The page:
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I am serializing multiple nested dictionaries to JSON using python with simplejson.

Is there anyway to automatically exclude empty/null values?

For example, serialize this:

 {
     "dict1" : {
     "key1" : "value1",
     "key2" : None
     }
 }

to

 {
     "dict1" : {
     "key1" : "value1"
     }
 }

When using jackson with java you can use Inclusion.NON_NULL to do this, is there a simplejson equivalent?

Thank you.

share|improve this question
    
Why the Java tag? –  T.J. Crowder Nov 23 '10 at 11:18
    
Because I referenced jackson... –  simao Nov 23 '10 at 11:26
    
FWIW, that's going to flag it up for Java people, including those who (like me) know nothing about Python and can't help you. :-) –  T.J. Crowder Nov 23 '10 at 11:44
    
FYI: I've removed Java and Jackson from the tags. –  Ivo Wetzel Nov 23 '10 at 12:18

3 Answers 3

def del_none(d):
    """
    Delete keys with the value ``None`` in a dictionary, recursively.

    This alters the input so you may wish to ``copy`` the dict first.
    """
    # d.iteritems isn't used as you can't del or the iterator breaks.
    for key, value in d.items():
        if value is None:
            del d[key]
        elif isinstance(value, dict):
            del_none(value)
    return d  # For convenience

Sample usage:

>>> mydict = dict(dict1=dict(key1='value1', key2=None))
>>> print del_none(mydict.copy())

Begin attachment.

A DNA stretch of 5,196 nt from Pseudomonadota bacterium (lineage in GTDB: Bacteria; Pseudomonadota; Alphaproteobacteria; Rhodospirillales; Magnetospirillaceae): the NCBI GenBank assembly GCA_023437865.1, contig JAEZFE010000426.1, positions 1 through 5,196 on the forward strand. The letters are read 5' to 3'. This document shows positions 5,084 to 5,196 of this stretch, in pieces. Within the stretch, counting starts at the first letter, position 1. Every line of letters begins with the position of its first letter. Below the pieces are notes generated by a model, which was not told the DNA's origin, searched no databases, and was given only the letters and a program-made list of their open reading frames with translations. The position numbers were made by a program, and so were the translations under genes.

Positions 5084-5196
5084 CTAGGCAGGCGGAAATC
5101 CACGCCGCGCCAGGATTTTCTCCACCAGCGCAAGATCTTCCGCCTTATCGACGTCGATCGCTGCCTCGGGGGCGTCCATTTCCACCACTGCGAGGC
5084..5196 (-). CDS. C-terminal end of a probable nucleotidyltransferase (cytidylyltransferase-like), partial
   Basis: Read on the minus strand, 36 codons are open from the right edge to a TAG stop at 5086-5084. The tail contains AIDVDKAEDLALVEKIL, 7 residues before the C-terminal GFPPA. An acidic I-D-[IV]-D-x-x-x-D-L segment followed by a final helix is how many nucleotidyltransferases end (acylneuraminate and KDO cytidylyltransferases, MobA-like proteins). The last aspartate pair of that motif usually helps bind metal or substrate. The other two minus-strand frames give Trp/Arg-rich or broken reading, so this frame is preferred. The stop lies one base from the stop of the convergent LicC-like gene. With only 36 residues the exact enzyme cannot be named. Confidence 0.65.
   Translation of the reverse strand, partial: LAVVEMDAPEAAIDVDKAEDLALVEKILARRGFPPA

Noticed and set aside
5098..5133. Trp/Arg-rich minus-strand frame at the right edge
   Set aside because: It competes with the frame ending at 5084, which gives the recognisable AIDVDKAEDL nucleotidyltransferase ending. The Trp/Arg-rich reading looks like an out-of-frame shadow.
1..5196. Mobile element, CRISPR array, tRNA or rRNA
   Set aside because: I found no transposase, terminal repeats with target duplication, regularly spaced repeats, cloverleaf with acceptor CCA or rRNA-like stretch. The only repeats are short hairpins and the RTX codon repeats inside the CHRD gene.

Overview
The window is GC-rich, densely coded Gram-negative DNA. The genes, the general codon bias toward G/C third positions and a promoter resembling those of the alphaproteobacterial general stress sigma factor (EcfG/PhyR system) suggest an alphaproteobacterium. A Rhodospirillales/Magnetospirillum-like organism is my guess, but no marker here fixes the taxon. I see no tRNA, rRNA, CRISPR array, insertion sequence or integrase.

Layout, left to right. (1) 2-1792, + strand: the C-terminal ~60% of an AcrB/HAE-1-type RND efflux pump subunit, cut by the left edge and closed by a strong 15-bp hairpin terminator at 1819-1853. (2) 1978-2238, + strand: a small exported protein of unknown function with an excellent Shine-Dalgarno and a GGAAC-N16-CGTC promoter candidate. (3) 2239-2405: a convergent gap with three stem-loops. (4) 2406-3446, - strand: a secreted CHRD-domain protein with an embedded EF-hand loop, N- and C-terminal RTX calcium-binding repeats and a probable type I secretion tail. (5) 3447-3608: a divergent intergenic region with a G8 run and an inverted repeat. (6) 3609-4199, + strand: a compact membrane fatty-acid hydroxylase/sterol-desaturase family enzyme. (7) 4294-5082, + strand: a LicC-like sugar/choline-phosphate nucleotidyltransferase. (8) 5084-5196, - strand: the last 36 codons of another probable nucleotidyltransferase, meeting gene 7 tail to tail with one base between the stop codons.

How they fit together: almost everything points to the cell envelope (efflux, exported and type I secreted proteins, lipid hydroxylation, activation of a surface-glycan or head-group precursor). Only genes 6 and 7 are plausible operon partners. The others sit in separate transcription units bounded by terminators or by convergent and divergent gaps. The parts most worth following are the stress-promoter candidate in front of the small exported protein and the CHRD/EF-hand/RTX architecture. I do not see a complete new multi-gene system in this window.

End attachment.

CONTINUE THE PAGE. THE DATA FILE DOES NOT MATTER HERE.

{'dict1': {'key1': 'value1'}}

Then, having that, feed that to simplejson.

share|improve this answer
def excludeNone(d):
    for k in list(d):
        if k in d:
            if type(d[k]) == dict:
                excludeNone(d[k])
            if not d[k]:
                del d[k]
share|improve this answer
3  
It would be safer to use if d[k] is not None instead of if not d[k] – otherwise empty strings and 0 values will also be excluded from the output. –  Jacek Konieczny Nov 23 '10 at 12:23
>>> def cleandict(d):
...     if not isinstance(d, dict):
...         return d
...     return dict((k,cleandict(v)) for k,v in d.iteritems() if v is not None)
... 
>>> mydict = dict(dict1=dict(key1='value1', key2=None))
>>> print cleandict(mydict)
{'dict1': {'key1': 'value1'}}
>>> 

I don't like using del in general, changing the existing dictionary can have subtle effects depending on how they are created. Creating new dictionaries with the None removed prevents all side effect.

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